Family of Georgian man murdered by Abkhazia border guard reiterate Russia’s responsibility for his death
Published: 10 Oct 2019
The family of a Georgian man who was murdered at a checkpoint by an Abkhaz ‘border guard’ have maintained Russia’s responsibility for his killing in their reply to observations made by the Russian Government submitted to the European Court of Human Rights (ECtHR) on 30 July 2019. Giga Otkhozoria was fatally shot on the afternoon of 19 May 2016 after becoming embroiled in an argument with a group of Abkhaz ‘border guards’ at the ‘administrative boundary line’ (ABL) between Georgia and the territory of Abkhazia. ‘Border guard’ Rashid Kanji-Ogli (RKO) was later tried in absentia by a Georgian court and convicted of Giga’s murder. RKO was sentenced to fourteen years imprisonment, but has not served this sentence as the Russian and de facto Abkhaz authorities have failed to locate him and hand him over to Georgia. EHRAC, together with the Georgian Young Lawyers Association (GYLA), represent Giga’s parents, wife and two children.
In the applicants’ response, EHRAC reiterated that the Russian Federation has jurisdiction under Article 1 of the European Convention of Human Rights (ECHR) over the events surrounding Giga’s death, on the basis of evidence that establishes Russia’s ‘effective control’ over Abkhazia and the de facto Abkhaz authorities. Russia has provided substantial military, political and economic support to Abkhazia since the breakaway territory unilaterally declared itself an ‘independent state’ following the Georgian-Russian war in 2008. EHRAC also asserted that Russia has jurisdiction on the basis of RKO’s individual control over Giga when he apprehended and murdered him, for which Russia is responsible on the basis of its ‘effective control’ of the territory and its de facto authorities.
The Russian Government maintained in its observations – submitted to the Court in March 2019 – that it does not have ‘effective control’ over Abkhazia or its authorities. This argument echoes Russia’s broader position in a series of interstate cases lodged by Georgia against Russia at the European Court concerning serious human rights violations by Russia during the 2008 war in South Ossetia and Abkhazia. In the present case, Russia expressly relied on its position set out in the interstate pleadings, which EHRAC then requested and received disclosure of in order to respond to the Government’s assertions in full.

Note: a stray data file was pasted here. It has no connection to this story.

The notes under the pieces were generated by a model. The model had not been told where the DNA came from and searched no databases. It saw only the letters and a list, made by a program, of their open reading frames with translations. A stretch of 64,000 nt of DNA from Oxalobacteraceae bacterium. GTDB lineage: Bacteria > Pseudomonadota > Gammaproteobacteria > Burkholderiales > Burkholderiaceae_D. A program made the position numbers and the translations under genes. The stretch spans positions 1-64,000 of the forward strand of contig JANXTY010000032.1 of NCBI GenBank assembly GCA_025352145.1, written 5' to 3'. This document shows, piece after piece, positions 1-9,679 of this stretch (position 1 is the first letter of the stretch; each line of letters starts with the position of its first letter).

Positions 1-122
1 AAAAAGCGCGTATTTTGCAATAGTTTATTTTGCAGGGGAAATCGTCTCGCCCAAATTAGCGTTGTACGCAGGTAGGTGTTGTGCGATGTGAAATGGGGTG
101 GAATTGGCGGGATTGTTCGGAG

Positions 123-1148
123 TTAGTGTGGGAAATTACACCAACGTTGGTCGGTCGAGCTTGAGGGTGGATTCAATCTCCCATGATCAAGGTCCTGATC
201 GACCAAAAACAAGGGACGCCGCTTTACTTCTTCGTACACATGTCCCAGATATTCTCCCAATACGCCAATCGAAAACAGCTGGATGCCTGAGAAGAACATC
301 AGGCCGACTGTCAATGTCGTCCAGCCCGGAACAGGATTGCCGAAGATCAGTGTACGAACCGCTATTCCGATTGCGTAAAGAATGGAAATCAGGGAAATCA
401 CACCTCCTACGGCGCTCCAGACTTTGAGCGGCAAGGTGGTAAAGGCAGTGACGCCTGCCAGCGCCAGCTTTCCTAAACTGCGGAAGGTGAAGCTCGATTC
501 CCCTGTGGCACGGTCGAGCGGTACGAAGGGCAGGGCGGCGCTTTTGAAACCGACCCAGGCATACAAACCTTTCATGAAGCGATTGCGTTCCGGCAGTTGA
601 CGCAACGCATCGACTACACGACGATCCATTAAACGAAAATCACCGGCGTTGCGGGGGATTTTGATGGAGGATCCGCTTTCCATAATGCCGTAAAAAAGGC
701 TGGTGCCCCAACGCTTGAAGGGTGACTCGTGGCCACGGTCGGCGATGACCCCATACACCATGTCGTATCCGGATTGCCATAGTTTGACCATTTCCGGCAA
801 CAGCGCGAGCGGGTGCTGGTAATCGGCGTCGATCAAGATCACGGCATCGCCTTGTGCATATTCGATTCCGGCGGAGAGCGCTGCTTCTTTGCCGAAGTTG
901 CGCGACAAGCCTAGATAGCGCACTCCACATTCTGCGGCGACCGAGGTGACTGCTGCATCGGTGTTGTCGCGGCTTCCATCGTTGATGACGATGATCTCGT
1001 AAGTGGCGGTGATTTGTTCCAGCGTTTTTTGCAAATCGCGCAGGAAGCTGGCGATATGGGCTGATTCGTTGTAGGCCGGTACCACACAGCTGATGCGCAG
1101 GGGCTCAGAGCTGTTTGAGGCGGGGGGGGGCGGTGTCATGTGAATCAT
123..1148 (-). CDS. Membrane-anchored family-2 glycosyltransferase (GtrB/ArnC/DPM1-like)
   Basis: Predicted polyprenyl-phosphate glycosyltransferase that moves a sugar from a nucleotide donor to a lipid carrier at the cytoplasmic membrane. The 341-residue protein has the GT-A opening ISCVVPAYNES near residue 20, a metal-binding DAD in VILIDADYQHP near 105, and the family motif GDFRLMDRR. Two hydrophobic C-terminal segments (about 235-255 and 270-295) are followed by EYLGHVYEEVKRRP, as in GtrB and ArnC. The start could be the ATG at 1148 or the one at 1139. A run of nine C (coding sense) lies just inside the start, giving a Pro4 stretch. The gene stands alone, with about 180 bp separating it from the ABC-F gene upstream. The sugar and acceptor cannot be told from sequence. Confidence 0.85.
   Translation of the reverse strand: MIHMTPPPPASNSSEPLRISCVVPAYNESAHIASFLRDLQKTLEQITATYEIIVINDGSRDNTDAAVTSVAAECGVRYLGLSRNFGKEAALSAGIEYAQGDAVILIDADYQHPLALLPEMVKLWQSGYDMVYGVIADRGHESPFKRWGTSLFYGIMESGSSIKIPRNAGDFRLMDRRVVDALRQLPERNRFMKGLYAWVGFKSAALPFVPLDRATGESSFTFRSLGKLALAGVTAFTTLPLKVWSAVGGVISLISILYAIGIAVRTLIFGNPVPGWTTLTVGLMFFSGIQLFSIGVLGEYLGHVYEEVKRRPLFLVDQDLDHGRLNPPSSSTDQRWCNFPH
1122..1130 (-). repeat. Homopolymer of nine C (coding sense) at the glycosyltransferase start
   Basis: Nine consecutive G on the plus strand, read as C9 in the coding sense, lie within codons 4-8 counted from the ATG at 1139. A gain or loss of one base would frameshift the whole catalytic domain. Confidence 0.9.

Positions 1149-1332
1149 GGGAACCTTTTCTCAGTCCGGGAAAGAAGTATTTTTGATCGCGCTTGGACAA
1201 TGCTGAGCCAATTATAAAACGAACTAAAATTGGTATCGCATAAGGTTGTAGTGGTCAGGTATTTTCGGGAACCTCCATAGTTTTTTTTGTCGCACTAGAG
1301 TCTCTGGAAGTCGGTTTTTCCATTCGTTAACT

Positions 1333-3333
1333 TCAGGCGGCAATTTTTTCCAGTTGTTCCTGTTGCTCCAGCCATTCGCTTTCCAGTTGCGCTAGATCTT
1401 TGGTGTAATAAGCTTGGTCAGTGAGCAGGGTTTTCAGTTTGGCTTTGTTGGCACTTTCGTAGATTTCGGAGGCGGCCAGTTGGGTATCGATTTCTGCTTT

Giga was murdered on the Georgian-controlled side of the ABL situated between the Georgian village of Kurcha, and Nabakevi village on the Abkhazian side. EHRAC maintains that RKO used unlawful force resulting in Giga’s murder, in violation of his right to life (Art. 2 ECHR). Giga was unarmed and was not resisting arrest. He was walking away from the altercation when the ‘border guards’ pursued him into Georgian-controlled territory and one of them – RKO – shot him dead.
EHRAC also reiterated that no effective investigation was carried out into Giga’s death by the de facto Abkhaz authorities, and that they have been denied an effective domestic remedy (Art. 13 ECHR). The family were never granted victim status in the Abkhaz investigation, and were consistently denied access to the criminal case file. The Russian Government in its observations notably failed to submit a requested copy of the case file, and offered no explanation as to why the file was not disclosed.
Russian control of Abkhazia is widely acknowledged. Only a handful of countries – including Venezuela and Syria – have recognised Abkhazia and South Ossetia as independent states. Russia is the only Council of Europe member state to do so. The unrecognised republics are effective human rights ‘grey zones’.
Giga’s case raises a number of important questions surrounding the responsibility for human rights violations involving officials of the de facto Republic of Abkhazia, as well as the breakaway territory of South Ossetia. Giga was named along with two other murdered Georgian men in another interstate case – Georgia v Russia (IV) – lodged at the Court in 2018 in which the Georgian Government alleges that Russia has engaged (and continues to engage) in the practice of “harassing, unlawfully arresting and detaining, assaulting, torturing, murdering and intimidating” ethnic Georgians attempting to cross, or living in proximity to, boundary lines separating Georgia-controlled territory from Abkhazia and South Ossetia. Georgia further alleges that Russia has failed to conduct Convention-compliant investigations into such practices, citing the murder of Giga and two others.